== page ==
The Turkish delight! The one that keeps me craving night, after night, after night! After night!
This is a middle eastern sweet nibble that comes not only in large variety of fillings, but also the country where it claims to be the origin of. I saw this dessert many times on television shows, fell in love with everything about it. One day my good friend brought me one, and it was the sweet joyful wonderfully crunchy yet beautifully moist thing I put in my mouth. I crave for it ever since.
If you searched on the net, as I mentioned earlier, you’ll come up with lots of nuts variety for the filling. Pistachio, almond, walnut, hazelnut, cashew, macadamia, peanut, along with unlimited combination of them. Use whatever you fancy of, or whatever you have easier access to, don’t worry, you can’t go wrong with all these delicious nuts. For me, almond is the cheapest around, it is now even cheaper than Kenari. It’s funny, because Kenari is of Indonesian origin. I wanted pistachio and walnut, but the they are unbelievably expensive in Jakarta, I might as well wait for anyone coming from middle east to bring me some pistachios. Anyone?🙂
I tweaked some recipes into one that suits my preference. First attempt was too sweet, I suffered sugar high all night. The second attempt was p-e-r-f-e-c-t, it was gone in a minute I couldn’t even have a chance to take any photos. This was the third and it got better everytime. What so great about this recipe is that, not only it uses minimum amount of sugar and is dead easy to make, but also, unlike most baklavas, it has just the right strength of sweetness because I didn’t pour all the syrup at once. I drizzled only a couple tablespoons over the hot baklava, just enough to let it drip onto the sides of every squares and wet the bottom layer. This ensures your baklava will be sweet enough, moist enough without losing its crispiness, but not heavily immersed in syrup that would make it too sweet. You can always serve the rest of the syrup alongside the baklava for additional sweetness.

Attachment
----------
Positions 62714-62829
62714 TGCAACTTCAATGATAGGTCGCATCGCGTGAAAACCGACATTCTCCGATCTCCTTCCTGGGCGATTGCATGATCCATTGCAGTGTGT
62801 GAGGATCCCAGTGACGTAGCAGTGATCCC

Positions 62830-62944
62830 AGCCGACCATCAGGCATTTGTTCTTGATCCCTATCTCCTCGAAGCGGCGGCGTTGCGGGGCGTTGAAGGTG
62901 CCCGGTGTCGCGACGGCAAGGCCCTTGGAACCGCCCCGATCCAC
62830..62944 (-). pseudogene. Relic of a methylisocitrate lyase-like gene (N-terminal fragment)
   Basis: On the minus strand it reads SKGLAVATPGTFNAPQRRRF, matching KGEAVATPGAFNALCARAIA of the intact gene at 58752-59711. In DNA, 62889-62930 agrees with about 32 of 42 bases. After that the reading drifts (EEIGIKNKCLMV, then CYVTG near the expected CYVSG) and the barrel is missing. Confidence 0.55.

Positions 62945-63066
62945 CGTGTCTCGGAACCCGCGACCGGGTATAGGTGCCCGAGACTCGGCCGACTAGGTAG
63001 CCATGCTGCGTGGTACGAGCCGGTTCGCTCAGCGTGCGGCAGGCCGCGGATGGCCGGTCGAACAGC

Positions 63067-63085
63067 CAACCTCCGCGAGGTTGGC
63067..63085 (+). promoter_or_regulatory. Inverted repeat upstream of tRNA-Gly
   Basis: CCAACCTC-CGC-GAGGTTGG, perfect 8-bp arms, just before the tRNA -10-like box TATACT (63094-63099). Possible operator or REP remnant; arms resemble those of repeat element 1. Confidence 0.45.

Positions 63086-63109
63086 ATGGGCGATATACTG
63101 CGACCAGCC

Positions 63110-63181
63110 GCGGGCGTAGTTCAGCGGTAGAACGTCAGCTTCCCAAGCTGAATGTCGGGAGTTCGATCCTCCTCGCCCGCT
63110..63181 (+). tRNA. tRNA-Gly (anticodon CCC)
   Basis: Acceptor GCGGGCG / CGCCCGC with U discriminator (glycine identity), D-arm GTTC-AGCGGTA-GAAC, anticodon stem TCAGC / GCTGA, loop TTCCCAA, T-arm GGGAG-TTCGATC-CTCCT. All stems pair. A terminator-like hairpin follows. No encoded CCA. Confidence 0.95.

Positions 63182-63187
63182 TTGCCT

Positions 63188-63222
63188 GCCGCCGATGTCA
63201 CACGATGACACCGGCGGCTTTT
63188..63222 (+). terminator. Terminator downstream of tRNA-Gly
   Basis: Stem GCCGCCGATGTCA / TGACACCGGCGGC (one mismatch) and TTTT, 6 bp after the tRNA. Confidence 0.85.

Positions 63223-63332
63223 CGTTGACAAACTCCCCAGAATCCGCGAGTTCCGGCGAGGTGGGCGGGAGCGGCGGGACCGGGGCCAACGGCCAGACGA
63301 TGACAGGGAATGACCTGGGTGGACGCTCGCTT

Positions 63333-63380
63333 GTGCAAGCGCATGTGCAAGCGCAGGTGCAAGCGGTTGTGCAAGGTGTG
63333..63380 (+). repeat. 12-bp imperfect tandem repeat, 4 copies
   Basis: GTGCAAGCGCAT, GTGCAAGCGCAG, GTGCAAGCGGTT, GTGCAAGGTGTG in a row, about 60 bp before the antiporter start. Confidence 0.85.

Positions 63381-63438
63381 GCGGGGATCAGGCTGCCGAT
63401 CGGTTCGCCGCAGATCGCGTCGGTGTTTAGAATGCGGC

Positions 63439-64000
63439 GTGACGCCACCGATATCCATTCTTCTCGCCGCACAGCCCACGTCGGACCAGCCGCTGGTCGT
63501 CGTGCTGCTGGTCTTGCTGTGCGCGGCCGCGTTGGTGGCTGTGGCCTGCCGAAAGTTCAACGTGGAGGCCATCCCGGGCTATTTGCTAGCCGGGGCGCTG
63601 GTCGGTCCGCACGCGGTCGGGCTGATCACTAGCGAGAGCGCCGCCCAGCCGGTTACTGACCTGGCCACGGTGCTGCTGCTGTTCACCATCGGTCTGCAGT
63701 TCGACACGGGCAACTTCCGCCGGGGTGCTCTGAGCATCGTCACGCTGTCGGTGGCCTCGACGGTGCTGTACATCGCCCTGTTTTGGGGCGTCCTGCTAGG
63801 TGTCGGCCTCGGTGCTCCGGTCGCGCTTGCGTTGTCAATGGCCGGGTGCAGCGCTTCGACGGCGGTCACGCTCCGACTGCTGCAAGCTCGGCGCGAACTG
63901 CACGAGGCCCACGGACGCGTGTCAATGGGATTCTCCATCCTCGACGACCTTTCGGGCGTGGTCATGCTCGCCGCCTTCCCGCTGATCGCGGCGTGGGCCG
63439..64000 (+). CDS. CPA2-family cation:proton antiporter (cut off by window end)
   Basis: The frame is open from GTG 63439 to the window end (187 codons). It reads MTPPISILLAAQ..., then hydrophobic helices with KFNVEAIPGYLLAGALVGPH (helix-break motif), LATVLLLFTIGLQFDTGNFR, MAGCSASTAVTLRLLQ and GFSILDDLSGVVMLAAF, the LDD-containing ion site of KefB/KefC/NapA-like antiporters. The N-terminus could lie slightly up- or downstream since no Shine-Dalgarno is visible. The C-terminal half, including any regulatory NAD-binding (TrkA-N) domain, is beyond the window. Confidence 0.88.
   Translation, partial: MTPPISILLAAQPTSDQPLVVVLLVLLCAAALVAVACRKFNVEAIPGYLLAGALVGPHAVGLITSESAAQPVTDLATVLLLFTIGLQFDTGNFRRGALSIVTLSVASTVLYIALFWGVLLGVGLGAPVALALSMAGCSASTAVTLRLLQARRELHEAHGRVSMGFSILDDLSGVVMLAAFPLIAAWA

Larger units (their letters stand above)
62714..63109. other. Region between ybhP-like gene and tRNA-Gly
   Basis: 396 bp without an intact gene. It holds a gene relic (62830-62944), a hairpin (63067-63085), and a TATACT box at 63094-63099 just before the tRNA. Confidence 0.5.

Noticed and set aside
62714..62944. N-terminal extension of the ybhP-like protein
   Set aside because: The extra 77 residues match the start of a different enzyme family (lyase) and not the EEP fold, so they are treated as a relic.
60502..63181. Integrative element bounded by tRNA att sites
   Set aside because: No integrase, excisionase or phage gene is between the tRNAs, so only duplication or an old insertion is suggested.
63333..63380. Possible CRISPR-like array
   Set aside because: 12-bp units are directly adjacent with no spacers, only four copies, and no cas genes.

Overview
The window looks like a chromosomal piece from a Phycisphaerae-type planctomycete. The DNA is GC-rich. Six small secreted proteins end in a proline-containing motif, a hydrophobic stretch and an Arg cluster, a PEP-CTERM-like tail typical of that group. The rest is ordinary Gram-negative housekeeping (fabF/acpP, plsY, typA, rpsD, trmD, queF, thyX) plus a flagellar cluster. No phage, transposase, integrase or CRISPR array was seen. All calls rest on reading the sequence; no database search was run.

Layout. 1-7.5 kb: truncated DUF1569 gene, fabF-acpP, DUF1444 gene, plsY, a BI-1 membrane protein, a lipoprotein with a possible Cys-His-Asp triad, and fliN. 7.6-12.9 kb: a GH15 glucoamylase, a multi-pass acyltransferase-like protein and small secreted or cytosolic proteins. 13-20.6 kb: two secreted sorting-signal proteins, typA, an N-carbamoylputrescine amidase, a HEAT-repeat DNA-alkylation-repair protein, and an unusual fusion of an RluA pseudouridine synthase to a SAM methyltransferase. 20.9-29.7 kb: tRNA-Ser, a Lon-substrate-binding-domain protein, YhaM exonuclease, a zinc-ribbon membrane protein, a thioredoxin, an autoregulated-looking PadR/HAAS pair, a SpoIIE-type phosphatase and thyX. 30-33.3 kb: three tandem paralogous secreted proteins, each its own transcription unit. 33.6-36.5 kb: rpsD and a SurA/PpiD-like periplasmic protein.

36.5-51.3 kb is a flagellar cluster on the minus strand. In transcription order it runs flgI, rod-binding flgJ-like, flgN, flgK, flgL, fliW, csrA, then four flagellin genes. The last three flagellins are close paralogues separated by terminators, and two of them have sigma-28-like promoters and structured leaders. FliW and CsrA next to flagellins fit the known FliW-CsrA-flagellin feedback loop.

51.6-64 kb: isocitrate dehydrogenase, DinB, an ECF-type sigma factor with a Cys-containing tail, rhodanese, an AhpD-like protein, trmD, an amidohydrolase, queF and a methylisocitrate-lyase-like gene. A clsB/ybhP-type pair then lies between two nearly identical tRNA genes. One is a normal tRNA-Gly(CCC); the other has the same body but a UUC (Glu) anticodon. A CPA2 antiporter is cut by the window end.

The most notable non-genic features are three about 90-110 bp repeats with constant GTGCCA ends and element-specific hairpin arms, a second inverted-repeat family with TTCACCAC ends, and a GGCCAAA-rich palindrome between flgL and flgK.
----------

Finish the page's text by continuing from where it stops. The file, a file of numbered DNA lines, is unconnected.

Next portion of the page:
Gotta speak about the syrup here. It was soooo gorgeously magical! Apparently, the concoction of honey, cinnamon, cloves and orange peel creates a magical potion you can’t resist. Seriously, I’m under spell now. My friend said it was, “Slurping good!”
1 pack phyllo pastry
150 gr ground almond
100 gr sliced almond, toasted
50 gr sugar
1 1/2 tsp ground cinnamon
1/2 tsp ground cloves
150 gr unsalted butter, melted
100 gr unsalted butter, melted, for brushing
150 ml honey
1 stick cinnamon
1 fresh orange peel
- Preheat the oven at 180 degree celsius. Make the filling: combine all ingredients, blend well.
- Cut phyllo pastry to the size of your pan. This recipe fits nicely to my 15x20x4 cm ovenproof ceramic pan.
- Brush the bottom and sides of the pan with melted butter. Put the the first phyllo on the bottom, brush generously with melted butter. Layer another phyllo, brush it again with melted butter. Make 5-10 layers depending on the depth of your pan, brush generously with butter between layers. I layered 5 phyllos. I wanted 10 or even 12, but my pan was not deep enough.
- Spread half of the filling on the phyllos. Start layering again, make another 5-10 layers, brushing with melted butter between layers.
- Spread the rest of the filling. Layer again with another 5-10 phyllos. Don’t forget to brush in between. Brush the top of the phyllo with melted butter.
- Using pointy sharp knife, cut into diamond square shapes all the way to the bottom of the pan. Bake for about 60 minutes until golden and crisp.
- While baking, make the syrup: bring all ingredients to boil, turn down the heat and let it simmer for about 15-20 minutes or until the syrup is slightly thicken. Let cool.
- Take out the baklava from the oven, let it rest for about 5-10 minutes. Cut again through the cuts you made earlier to make sure the syrup will drip along the sides of each squares and also to make it easier for you to lift every square. Drizzle 2-4 tablespoons of the syrup over hot baklava and let it sit for at least 4 hours –if you can🙂.
- Serve the cooled baklava with the rest of the syrup. Drizzle more syrup before spooning, it’s so good!
- Do not substitute margarine for butter. Never. Na-ah. Big no-no. You do that, expect the hard downfall: the whole flavor will be ruined.
- Be generous on brushing the phyllo with melted butter. It will turn it into these gorgeous golden crisp layers and add moisture to the filling.
- Be creative on the filling. I plan to make another one with the mixture of Kenari, peanuts and cashew. Sounds good?
- You can strain the syrup if you want. I didn’t. *lazy baker*
Wassalamu’alaykum, life is indeed sweet!